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U In the House
NAl te time
eMr. Robert McDougall, R.
Breas up R. No. 6, Liberty, Indiana,
a Cold."I wish to state that I always
fss keep Peruna in the house. I
RW. Good for think it ia a good medicine to
"0p'OL have on hand. If I commence
Bronchial taking a cold, I take Peruna andl
also good for the Bronchial
Peruna has served the Amer
loan peo 1e for. more titan fortys
Those who object to liquid medi- years. hose who know its value
tes oan secure Peruna Tablets always, have it at hand. Why.
M.o ber MouR.
I am offering for sale thc following tracts of land in Clarendon County:
T~RACT 18-61-Tract of 130 acres, 710 cleared in Clarendon County
7 miles from Manning, 6 miles from Alcolu, 3 1-2
miles from Gable, on Sardinia:Manning Public Road;
4-room main dwelling, 2 tenant houses, several
barns; school house and church convenient. Price,
per acre ---------------- ---- ------ ------------$35
TRACTr 18-62-Tract of 170 acres, 100 cleared, in Clarendon Coun
ty, 5 miles from Alco, 7 miles from Manning, on
Sardinia-Manning Public Road; 6-room main dw~ell
ing, 2 tenant houses, barns and stablts. Price, $35 per acre.
TRACT 18-70-Tract of 936 acres, 400 cleared, in Clarendon Coun
ty, 2 miles from Bloomville. 4 miles from Foreston.
and 8 miles from Manning, on Bloomville-Sumter
Road; 6-room main dwelling, 15 tenant houses, good
lbarns and stables. School and church near.
Price --------------- ---------floi --------------$28,000
TRACT 18-84-Tract of 164 acres, 14 acres cleared with 75 nCres
of partially grown up old ields, in larendon Coun
ty. 7 miles east of Alcolu, near Manning-Sarina
Public Road. Price ------------------- ---$35 per acre.
TRACT 18-86-Tract of 327 acres at Remini in the Fork of the Rum
ini-Summerton Public Road and the Camden
Charleston Public Road. This is good land and elsir
amty located right at the station of Remini. Price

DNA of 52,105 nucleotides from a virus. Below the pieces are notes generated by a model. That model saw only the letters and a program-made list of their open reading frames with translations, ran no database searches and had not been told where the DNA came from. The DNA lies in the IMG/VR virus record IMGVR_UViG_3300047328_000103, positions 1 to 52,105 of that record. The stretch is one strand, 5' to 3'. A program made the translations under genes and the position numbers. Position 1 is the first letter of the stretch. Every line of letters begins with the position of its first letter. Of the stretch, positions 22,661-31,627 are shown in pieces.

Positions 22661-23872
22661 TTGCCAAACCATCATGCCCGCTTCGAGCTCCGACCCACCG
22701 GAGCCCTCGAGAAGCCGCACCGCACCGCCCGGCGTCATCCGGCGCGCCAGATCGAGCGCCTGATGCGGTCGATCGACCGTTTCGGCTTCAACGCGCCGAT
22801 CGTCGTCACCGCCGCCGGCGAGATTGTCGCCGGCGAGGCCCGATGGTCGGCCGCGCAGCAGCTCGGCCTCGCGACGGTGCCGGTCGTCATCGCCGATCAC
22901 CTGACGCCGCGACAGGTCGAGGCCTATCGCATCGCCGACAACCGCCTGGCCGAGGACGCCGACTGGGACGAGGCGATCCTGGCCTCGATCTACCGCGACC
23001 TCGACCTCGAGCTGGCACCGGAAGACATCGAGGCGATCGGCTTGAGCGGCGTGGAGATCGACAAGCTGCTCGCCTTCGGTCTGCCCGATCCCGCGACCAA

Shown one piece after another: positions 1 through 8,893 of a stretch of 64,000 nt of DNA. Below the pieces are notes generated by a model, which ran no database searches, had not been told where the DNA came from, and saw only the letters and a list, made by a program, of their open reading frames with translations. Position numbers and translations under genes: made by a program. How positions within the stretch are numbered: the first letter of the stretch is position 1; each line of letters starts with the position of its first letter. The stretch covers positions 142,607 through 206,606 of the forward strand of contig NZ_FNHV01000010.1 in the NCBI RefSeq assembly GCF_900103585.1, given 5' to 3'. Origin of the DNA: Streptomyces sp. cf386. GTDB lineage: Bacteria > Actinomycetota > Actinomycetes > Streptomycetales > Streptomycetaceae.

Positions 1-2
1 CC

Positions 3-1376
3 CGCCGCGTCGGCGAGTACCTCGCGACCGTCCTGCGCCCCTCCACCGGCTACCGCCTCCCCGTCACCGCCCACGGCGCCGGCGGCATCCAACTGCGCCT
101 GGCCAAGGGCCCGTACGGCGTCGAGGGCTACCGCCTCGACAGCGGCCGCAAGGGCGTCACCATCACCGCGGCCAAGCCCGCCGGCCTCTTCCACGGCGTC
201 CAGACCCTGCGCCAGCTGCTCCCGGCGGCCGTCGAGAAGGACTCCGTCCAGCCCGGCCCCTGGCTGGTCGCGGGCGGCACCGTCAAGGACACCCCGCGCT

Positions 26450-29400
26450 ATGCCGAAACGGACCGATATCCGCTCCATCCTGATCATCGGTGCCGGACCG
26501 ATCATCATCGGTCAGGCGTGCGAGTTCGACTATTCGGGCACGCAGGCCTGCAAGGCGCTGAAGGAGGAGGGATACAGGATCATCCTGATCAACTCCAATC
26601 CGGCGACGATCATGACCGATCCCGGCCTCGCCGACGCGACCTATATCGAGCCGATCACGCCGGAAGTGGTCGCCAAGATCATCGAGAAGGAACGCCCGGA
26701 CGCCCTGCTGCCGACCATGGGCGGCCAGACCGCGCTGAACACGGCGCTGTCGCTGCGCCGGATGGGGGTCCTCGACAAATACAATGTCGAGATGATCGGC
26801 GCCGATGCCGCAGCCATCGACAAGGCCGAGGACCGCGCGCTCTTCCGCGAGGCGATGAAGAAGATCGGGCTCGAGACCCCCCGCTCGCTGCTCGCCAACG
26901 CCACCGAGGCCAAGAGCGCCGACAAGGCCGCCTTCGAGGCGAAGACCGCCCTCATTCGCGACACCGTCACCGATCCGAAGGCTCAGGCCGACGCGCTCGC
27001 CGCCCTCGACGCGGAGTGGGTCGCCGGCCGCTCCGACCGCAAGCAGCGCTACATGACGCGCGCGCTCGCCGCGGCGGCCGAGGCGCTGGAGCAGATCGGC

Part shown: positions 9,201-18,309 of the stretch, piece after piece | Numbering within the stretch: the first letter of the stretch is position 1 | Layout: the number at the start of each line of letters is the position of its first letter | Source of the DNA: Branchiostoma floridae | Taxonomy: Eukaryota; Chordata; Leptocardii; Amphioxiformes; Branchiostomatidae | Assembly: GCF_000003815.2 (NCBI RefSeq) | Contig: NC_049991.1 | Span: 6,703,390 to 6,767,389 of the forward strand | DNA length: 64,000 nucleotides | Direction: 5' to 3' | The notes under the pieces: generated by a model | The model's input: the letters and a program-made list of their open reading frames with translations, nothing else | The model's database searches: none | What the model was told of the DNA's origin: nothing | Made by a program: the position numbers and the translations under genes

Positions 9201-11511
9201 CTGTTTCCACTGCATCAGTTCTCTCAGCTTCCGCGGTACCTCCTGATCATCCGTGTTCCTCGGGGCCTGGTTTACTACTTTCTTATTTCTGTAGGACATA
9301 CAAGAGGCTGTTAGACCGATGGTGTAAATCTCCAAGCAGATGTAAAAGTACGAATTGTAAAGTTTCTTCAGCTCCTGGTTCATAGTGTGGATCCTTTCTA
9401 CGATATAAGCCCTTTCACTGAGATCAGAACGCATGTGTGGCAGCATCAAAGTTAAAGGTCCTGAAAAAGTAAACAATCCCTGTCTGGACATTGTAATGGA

'RACT 18-87-Tract of 448 acres, 128 cleared, five miles from
Pinewood, 7 miles north of Remini, on Camden
Charleston Public Road. 4 tenant houses. Some good
tim ber on tract. Price _-_-_--..-_-_-_...- . _ _ _ . . . . $7500
TRACT 18-97-Tract of 371 acres, 31a in cultivation, in Clarendon
County, 3 1-2 miles West of Summerton, 1 1-2 miles
from Millard's Siding, on the M. & A. Railroad and
Summerton-Remini Public Road; 5-room house and
nine tenant houses. This is exceptionally fine land,
and with a little shaping up will make one of the
nicest plantations in the State. Price, per acre -- _$100
We are offering other tracts in all parts of Sumter, Lee and Claren
don counties. If you do not find what you want in this list, tell us what
you are looking for, and we will make it our busines. to find it for you.
Re B. BELSER,
REAL ESTATE BROKER
2 N. Main St. Sumter, S. C.
Farm Lands, Business and Residence Property, Timber Lands and
To the Farmers of Clarendon County:
We are ready to ell ake your resires mnt of
ALL FERLESTAND BROERTIIE A
2 TEN. AL forcasSrontpprvedcolateal
32 te Farent. PoS. CIedon 16peuntCI
*ALL FERTILIES FAMMNDIFETIED GOODS
EA can aso o suppoved coitheIraTE
It wile pa yout o getD our pe beor pACIng
we givl peal you~ to e orderics for IeHplacing
isakeInTrEriNTTE-ORD SELETS". Saife USto
L CTRedar ing orland Cemt hment. op ilakny n
DUCK [E[DING AND REARING H
Ducks can be raised with success
and at a profit on general farms or
by town poultry keepers, but do not
appear to be easily adapted as a
source of income to average farm con
ditions as chickens, although they
serve to add variety both of meat and
of eggs for the table. . The demands
for ducks' eggs are more limited than
for hens' eggs, and the demand for
table duck at good prices is, to a
great extent, confined to the large
cities, and is not nearly as general
as the demand for chickens. For this
reason poultry specialists of the Unit
ed States Department of Agriculture
advise that prospective duck raisers
study the market conditions before
making a ,large investment. in lucks.
Intensive (luck farming on a large
scale, the specialists say, has been
more successful than intensive chicken
raising. The Pekin ducks, which are
kept extensively by commercial grow
ers, are less subject to disease than
chickens, and artificial methods of
hatching and rearing have been used
very successfully by them. These
facts, together with the care in feed
ing and the study of market condi
tions, have been responsible for the
success of many commercial (luck
raisers. Farmers have rarely given
the necessary attention to these lat
ter, points to secure a large share of
the trade in fancy "green" ducks.
Growing Green Ducks.
A green (luck is a duckling which
has grown rapidly and marketed when
from 8 to 12 weeks old, weighing at
that time from 4% to 6 pounds. This
rapid growth is made possible by an
abundance of care and good feeding.
The highest prices for (lucks are usu
ally paid early in the spring, but the
demand is chiefly from the large
cities. As a iiatter of fact, many
farmers market their (lucks in the
fall at a lower price a bird than